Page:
Osaka – Kansai Electric Power Co. is set to file a damages suit against one-time members of its management over a bribery scandal involving a former deputy mayor of a town that hosts one of its nuclear plants, sources familiar with the matter said Friday.
The Osaka-based utility decided to file the lawsuit after its investigation commission consisting of outside lawyers concluded that five former executives, including former Chairman Makoto Yagi, inflicted some ¥1.3 billion in damages on the company, the sources said.
Kansai Electric, which plans to finalize the decision at an extraordinary meeting of its board of auditors on Monday, is expected to sue all five, including former President Shigeki Iwane, the sources said.
The amount of damages the utility will seek in the lawsuit is likely to far exceed ¥1.3 billion, according to the sources.
Kansai Electric has been under fire after it came to light in September last year that Eiji Moriyama, a former deputy mayor of Takahama in Fukui Prefecture, had bribed executives and employees of the utility to give work to companies linked to him.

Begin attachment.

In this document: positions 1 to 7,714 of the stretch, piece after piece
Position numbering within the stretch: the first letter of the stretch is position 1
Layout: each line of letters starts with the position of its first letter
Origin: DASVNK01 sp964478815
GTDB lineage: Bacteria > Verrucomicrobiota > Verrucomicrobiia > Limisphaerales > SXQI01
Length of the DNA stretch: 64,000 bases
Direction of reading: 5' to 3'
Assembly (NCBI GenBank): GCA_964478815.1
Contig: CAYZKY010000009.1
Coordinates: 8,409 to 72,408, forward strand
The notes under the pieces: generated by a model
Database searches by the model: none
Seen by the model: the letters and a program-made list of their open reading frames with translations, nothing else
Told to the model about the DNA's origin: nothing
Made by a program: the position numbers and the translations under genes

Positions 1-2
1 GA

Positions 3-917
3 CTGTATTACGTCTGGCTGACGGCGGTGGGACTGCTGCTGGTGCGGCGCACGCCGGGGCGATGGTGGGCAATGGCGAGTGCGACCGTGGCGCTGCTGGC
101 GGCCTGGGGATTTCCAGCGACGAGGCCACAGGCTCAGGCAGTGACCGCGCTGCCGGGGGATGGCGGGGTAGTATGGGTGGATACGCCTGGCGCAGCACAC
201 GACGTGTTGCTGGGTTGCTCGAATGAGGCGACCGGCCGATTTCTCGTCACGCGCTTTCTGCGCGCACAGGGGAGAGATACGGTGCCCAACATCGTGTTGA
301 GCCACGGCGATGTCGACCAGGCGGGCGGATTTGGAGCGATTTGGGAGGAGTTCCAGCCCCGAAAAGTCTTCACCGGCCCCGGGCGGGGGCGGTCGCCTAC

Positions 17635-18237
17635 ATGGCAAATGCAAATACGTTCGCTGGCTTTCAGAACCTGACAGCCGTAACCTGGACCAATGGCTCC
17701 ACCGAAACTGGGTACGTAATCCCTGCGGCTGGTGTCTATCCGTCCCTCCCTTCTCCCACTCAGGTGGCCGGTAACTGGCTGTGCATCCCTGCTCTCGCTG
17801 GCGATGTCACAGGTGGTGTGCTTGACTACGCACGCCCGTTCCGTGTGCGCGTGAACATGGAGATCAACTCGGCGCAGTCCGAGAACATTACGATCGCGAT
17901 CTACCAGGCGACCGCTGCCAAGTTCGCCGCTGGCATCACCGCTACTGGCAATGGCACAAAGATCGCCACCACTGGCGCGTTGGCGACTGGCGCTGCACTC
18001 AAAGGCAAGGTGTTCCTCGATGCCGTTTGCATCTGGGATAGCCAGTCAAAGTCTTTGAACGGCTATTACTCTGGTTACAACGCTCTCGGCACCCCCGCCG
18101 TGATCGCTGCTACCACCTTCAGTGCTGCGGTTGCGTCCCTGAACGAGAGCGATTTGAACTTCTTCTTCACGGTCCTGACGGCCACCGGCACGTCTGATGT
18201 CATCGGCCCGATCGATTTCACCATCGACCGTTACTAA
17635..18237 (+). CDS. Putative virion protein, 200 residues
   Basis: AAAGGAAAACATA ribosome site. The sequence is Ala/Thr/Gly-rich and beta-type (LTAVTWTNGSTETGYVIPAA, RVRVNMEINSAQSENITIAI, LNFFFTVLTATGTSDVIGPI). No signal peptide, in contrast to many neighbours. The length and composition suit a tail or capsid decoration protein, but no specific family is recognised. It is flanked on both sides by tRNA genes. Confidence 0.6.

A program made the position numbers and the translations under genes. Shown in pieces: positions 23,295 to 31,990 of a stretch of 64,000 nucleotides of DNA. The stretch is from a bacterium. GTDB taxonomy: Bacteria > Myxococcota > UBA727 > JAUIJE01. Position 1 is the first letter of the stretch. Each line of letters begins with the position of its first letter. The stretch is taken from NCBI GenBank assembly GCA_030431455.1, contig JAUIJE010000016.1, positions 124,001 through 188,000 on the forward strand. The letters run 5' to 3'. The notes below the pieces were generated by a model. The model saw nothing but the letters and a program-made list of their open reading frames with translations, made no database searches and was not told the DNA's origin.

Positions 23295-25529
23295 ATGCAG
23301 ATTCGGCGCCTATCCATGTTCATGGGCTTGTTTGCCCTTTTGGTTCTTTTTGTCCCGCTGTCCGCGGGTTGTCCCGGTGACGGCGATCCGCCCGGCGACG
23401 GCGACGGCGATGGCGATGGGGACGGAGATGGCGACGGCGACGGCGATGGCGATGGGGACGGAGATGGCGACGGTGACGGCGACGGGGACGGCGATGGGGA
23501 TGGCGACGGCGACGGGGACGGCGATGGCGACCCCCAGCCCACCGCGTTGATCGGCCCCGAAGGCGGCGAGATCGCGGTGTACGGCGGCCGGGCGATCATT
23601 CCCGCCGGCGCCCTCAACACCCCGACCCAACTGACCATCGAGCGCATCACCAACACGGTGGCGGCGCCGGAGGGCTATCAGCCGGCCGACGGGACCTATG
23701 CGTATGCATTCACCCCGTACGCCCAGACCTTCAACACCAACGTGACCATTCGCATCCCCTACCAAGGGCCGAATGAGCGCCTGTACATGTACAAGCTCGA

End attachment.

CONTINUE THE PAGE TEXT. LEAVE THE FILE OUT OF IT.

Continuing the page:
The investigation committee deemed Yagi, Iwane, former President Shosuke Mori, former Executive Vice President Hideki Toyomatsu and former Director Ryohei Shirai legally liable.
Yagi stepped down as chairman last October, and Iwane resigned as president in March this year over the scandal.
Damages identified by the investigation committee included over ¥360 million in relation to inappropriate construction orders, a ¥700 million hit from lost trust due to the scandal and ¥250 million for the cost of regaining the company's position of trust.
Taking the statute of limitations into account, the five individuals inflicted damages of ¥1.27 billion, the committee concluded.
A third-party investigation panel said in a report in March that over the course of more than three decades beginning in 1987, Moriyama handed out a total of some ¥360 million in cash and gifts, including clothing vouchers and sumo tickets.
The company punished 93 former and current executives and employees for accepting cash and gifts.
Moriyama, who died in March 2019, held strong sway in the local community and had been instrumental in quelling opposition to the addition of two new reactors to the Takahama plant.
The investigation committee was established in late March after individual shareholders of Kansai Electric called for lawsuits to be launched against former executives.